Columns > Published on April 19th, 2018

Giving Yourself Permission to Break: Writing Through Depression

In a funky piece of life irony, this article is about writing even while depressed. That's not the ironic part, the irony comes from the fact that it was due approximately three days before I sat down to write it, and the reason I didn't write it on time is because I was going through a very, very bad depressive episode, one that resulted in sobbing so hard my whole body ached, and lying in bed staring at the ceiling, unable to accomplish anything.

I put this article on my to-do list for three days. I stared at that to-do list for all three days, thinking, I've got to do this. I need to do this. This has to be done. And for three days, I rolled over and closed my eyes and just breathed. 

Sometimes that's how it happens. Depression is one of those things that you can't fully control. You can do everything in your power to mitigate its effects, including medication, therapy, exercise, good diet, and practicing all the self-care in the world, and sometimes the illness will just overwhelm you. It takes over your mind but also your body. 

It's hard to be creative if you're stressed, anxious, depressed, if your brain is overcome with panic and fear and despair.

According to the book world of Twitter that I am a part of, writing and publishing are jobs that are uniquely suited to drive you up a wall. And because writing is an art, and we as a society are disinclined to put our money where our mouth is and actually pay for art (that's a whole other rant, though), writers put in a whole lot of work, and it's nonstop, and it's exhausting.

Our society is also one that prizes busyness and productivity over everything else. We're hard-pressed to allow someone time off if it's a physical ailment — and by "hard-pressed" I mean, no, seriously, we have the worst time letting people take a break.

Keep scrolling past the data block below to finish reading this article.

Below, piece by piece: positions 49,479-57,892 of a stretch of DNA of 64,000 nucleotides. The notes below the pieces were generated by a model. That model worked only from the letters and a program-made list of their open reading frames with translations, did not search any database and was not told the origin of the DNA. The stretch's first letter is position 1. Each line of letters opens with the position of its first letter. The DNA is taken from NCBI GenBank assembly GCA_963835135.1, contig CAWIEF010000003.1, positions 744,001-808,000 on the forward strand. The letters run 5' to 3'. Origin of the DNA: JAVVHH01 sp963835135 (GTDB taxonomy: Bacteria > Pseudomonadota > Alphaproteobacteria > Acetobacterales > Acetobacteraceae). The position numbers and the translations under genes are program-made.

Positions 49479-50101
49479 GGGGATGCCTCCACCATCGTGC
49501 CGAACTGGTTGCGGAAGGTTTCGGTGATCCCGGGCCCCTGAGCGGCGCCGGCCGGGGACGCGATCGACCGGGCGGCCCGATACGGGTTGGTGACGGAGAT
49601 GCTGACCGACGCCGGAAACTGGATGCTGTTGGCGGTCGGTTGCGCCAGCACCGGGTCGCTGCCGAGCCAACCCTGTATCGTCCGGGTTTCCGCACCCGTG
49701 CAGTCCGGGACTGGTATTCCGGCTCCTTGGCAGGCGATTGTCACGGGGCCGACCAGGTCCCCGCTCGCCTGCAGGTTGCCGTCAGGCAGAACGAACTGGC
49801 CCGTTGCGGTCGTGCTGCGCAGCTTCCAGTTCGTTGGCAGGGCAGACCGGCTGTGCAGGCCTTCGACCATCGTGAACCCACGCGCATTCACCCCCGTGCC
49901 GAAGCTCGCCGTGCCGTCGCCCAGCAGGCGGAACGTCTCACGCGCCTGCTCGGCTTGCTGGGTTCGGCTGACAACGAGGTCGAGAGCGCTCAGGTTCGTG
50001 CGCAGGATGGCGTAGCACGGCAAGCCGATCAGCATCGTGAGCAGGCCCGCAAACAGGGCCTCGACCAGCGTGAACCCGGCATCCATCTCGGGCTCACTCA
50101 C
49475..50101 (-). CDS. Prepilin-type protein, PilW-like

We stigmatize disability, and we extra stigmatize mental illness. 

So taking time off for your mental health? It's really hard. I once was honest with a boss that my hospitalization was for a psychiatric illness, not a physical one, and...let's just say it didn't go over well. Any understanding they'd had immediately flew out the window.

What I'm saying is: our society is such that we do not forgive time off for anything, including and sometimes especially mental illness. 

And yet it's often necessary. Not just because our brain literally requires it, but if you're a writer, it's extra important because your creativity requires time and space to breathe. 

It's hard to be creative if you're stressed, anxious, depressed, if your brain is overcome with panic and fear and despair. How are you supposed to write, to tell stories, to possibly give a message of hope, if your mind is consumed with how much things suck?

So give yourself a break. Tell yourself it's okay, that you have permission to rest. Recharge. Go for a walk and listen to great music or an inspiring podcast; or read a book or watch a fun TV show; meet up with friends for drinks or dinner. Do something that will bring you joy and restore some of your spirit.

It's okay to not be okay. You have to do what you can to maintain your health, so that you can stay alive and keep sharing your stories. Because you know what? They matter. They really, really do.

About the author

Karis Rogerson is a mid-20s aspiring author who lives in Brooklyn and works at a cafe—so totally that person they warn you about when you declare your English major. In addition to embracing the cliched nature of her life, she spends her days reading, binge-watching cop shows (Olivia Benson is her favorite character) and fangirling about all things literary, New York and selfie-related. You can find her other writing on her website and maybe someday you’ll be able to buy her novels.

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